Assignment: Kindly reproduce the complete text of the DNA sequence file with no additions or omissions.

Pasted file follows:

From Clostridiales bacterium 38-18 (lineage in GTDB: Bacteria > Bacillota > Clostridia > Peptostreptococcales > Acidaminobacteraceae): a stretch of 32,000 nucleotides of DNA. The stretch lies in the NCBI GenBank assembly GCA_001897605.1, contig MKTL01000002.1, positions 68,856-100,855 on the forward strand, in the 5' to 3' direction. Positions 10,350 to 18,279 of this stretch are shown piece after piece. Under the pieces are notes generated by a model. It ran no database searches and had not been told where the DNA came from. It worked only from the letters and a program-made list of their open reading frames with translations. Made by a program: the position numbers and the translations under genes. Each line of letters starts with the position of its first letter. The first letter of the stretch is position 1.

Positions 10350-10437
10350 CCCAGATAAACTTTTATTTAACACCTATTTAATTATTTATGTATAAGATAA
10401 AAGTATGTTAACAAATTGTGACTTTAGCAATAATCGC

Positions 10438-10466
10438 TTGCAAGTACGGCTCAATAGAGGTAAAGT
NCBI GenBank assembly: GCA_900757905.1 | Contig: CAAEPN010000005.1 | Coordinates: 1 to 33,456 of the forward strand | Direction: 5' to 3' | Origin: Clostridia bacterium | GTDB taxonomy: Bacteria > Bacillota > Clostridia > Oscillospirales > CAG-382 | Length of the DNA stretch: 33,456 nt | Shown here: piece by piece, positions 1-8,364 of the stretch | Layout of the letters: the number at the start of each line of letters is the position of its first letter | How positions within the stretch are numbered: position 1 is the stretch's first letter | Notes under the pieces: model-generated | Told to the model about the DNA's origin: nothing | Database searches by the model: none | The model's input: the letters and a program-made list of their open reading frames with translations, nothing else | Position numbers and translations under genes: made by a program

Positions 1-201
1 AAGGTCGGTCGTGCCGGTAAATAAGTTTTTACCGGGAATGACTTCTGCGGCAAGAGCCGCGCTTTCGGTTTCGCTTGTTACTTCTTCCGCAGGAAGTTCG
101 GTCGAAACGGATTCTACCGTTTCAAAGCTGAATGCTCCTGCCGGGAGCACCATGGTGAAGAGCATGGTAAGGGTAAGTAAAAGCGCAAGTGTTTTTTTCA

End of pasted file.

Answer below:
From Clostridiales bacterium 38-18 (lineage in GTDB: Bacteria > Bacillota > Clostridia > Peptostreptococcales > Acidaminobacteraceae): a stretch of 32,000 nucleotides of DNA. The stretch lies in the NCBI GenBank assembly GCA_001897605.1, contig MKTL01000002.1, positions 68,856-100,855 on the forward strand, in the 5' to 3' direction. Positions 10,350 to 18,279 of this stretch are shown piece after piece. Under the pieces are notes generated by a model. It ran no database searches and had not been told where the DNA came from. It worked only from the letters and a program-made list of their open reading frames with translations. Made by a program: the position numbers and the translations under genes. Each line of letters starts with the position of its first letter. The first letter of the stretch is position 1.

Positions 10350-10437
10350 CCCAGATAAACTTTTATTTAACACCTATTTAATTATTTATGTATAAGATAA
10401 AAGTATGTTAACAAATTGTGACTTTAGCAATAATCGC

Positions 10438-10466
10438 TTGCAAGTACGGCTCAATAGAGGTAAAGT
NCBI GenBank assembly: GCA_900757905.1 | Contig: CAAEPN010000005.1 | Coordinates: 1 to 33,456 of the forward strand | Direction: 5' to 3' | Origin: Clostridia bacterium | GTDB taxonomy: Bacteria > Bacillota > Clostridia > Oscillospirales > CAG-382 | Length of the DNA stretch: 33,456 nt | Shown here: piece by piece, positions 1-8,364 of the stretch | Layout of the letters: the number at the start of each line of letters is the position of its first letter | How positions within the stretch are numbered: position 1 is the stretch's first letter | Notes under the pieces: model-generated | Told to the model about the DNA's origin: nothing | Database searches by the model: none | The model's input: the letters and a program-made list of their open reading frames with translations, nothing else | Position numbers and translations under genes: made by a program

Positions 1-201
1 AAGGTCGGTCGTGCCGGTAAATAAGTTTTTACCGGGAATGACTTCTGCGGCAAGAGCCGCGCTTTCGGTTTCGCTTGTTACTTCTTCCGCAGGAAGTTCG
101 GTCGAAACGGATTCTACCGTTTCAAAGCTGAATGCTCCTGCCGGGAGCACCATGGTGAAGAGCATGGTAAGGGTAAGTAAAAGCGCAAGTGTTTTTTTCA